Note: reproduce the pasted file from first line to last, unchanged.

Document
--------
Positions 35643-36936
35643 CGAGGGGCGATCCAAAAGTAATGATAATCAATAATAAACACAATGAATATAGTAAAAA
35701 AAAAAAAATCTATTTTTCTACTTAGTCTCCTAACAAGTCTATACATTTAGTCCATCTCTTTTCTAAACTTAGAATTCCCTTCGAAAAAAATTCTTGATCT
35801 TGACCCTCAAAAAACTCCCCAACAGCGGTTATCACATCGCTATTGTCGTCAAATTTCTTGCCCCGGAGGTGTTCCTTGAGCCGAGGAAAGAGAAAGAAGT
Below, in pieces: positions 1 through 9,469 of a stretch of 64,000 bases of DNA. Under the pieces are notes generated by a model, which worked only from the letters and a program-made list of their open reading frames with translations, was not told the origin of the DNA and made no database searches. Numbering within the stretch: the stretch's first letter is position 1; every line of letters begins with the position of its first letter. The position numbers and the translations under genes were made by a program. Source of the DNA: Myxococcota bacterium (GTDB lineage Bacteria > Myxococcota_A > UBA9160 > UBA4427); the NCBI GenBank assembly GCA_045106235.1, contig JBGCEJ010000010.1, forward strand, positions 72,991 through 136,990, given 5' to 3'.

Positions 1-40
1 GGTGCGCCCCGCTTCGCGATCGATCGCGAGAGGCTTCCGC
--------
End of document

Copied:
Positions 35643-36936
35643 CGAGGGGCGATCCAAAAGTAATGATAATCAATAATAAACACAATGAATATAGTAAAAA
35701 AAAAAAAATCTATTTTTCTACTTAGTCTCCTAACAAGTCTATACATTTAGTCCATCTCTTTTCTAAACTTAGAATTCCCTTCGAAAAAAATTCTTGATCT
35801 TGACCCTCAAAAAACTCCCCAACAGCGGTTATCACATCGCTATTGTCGTCAAATTTCTTGCCCCGGAGGTGTTCCTTGAGCCGAGGAAAGAGAAAGAAGT
Below, in pieces: positions 1 through 9,469 of a stretch of 64,000 bases of DNA. Under the pieces are notes generated by a model, which worked only from the letters and a program-made list of their open reading frames with translations, was not told the origin of the DNA and made no database searches. Numbering within the stretch: the stretch's first letter is position 1; every line of letters begins with the position of its first letter. The position numbers and the translations under genes were made by a program. Source of the DNA: Myxococcota bacterium (GTDB lineage Bacteria > Myxococcota_A > UBA9160 > UBA4427); the NCBI GenBank assembly GCA_045106235.1, contig JBGCEJ010000010.1, forward strand, positions 72,991 through 136,990, given 5' to 3'.

Positions 1-40
1 GGTGCGCCCCGCTTCGCGATCGATCGCGAGAGGCTTCCGC